A tablet you keep in a room that’s fairly far away from your router? You might need to go 2.4GHz to get the best connection. (As I type this, I’m sitting on a 2.4GHz network with my wireless-ac laptop, which annoys me, but I get absolutely nothing to work with if I connect to this house’s 5GHz network. I’m just too far away from the router for that to help.)

Your Nest camera? You can probably get away with 2.4GHz, since it’s just streaming a 1080p video. (That likely eats up around 5Mbps, which is pretty negligible.) Your laptop? 5GHz all the way, unless you find that you’re unable to get a good connection at a distance. Same with your wireless-ac smartphone (if you have one).

While this advice might sound backwards, I’d use 2.4GHz for your devices that wouldn’t benefit from a super-speedy connection, and I’d save 5GHz for the devices where speed is a priority.

There are two reasons why you wouldn’t just dump everything on 5GHz, which feels like it would make logical sense — being the band that allows you to tap into faster speeds. First, there’s the aforementioned range issue. Second, the more devices you connect to one of a router’s wifi networks, the slower it might go. That’s not because you’ve simply connected a bunch of devices, since they won’t impact anything if they aren’t actively transmitting a lot of data. If you have 20 devices connected to 5GHz, however, and a number of them are actively eating up your connection, that could result in slower speeds for everything else.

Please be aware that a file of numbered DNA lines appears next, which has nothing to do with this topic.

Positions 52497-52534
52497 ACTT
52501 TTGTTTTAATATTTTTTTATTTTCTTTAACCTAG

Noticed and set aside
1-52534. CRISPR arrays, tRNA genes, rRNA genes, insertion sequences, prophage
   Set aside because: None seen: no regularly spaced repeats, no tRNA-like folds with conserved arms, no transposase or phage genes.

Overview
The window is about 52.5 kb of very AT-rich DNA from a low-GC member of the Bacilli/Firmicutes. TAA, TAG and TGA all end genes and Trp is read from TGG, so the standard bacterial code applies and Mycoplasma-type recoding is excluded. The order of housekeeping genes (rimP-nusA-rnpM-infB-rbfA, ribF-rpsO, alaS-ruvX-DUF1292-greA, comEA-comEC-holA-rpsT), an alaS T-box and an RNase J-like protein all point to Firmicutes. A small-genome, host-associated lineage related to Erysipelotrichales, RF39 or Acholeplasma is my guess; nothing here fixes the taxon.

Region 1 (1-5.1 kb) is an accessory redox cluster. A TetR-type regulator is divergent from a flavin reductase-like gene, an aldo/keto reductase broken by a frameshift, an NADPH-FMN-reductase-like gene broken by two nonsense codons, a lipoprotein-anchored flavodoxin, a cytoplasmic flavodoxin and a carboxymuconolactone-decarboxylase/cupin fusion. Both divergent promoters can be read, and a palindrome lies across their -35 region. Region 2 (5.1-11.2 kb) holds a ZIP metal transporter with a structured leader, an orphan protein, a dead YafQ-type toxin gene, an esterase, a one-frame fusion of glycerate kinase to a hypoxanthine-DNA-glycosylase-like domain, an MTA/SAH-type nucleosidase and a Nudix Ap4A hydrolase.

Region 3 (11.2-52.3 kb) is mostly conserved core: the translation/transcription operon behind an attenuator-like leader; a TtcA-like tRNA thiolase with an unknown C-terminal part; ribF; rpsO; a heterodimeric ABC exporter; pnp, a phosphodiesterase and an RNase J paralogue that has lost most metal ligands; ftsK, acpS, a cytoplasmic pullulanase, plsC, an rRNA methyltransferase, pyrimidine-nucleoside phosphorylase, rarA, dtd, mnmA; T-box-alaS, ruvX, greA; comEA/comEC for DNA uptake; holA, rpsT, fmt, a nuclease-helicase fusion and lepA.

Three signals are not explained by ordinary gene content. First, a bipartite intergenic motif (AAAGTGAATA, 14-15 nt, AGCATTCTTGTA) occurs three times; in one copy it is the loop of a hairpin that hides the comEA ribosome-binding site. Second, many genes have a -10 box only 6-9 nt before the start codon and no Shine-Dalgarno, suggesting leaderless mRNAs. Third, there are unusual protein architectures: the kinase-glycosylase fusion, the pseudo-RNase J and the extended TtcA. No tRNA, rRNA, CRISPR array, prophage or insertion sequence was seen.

Or, as Google puts it:

“Whenever a device connects to your Wi-Fi network, it has to fight with other devices for bandwidth (internet speed). A TV streaming Netflix, a laptop downloading, an Xbox Live gaming session — they all want the fastest connection. But there’s only so much bandwidth to go around. Your bandwidth is stretched thin, resulting in a slower connection.”

And here’s Netgear’s take:

“However, since the router’s wireless channel is shared between all the wireless clients, adding clients will inevitably result in slower network access for all clients. This will be particularly noticeable if some of the clients are using a lot of wireless bandwidth, for example by watching a video or doing a torrent download. Therefore, the maximum number of wireless clients that will operate satisfactorily while connected to the same router will vary depending on what the devices are used for. It will also vary depending on how much wireless congestion or interference are present in the location where the router is installed.”

I suspect this isn’t as large of an issue when you’re using a wireless-ac router, since you’ll have a lot more bandwidth on a typical AC1200+ router (at least 1.3Gbps) than a typical N300 or N600 wireless-n router (a maximum of 300Mbps on each band, but typically only 150Mbps on your 2.4GHz band). A number of connected, data-hungry wireless-ac devices will slow down service for all, but the effects on your much-slower wireless-n devices shouldn’t be that obvious—since they’re already slower to begin with.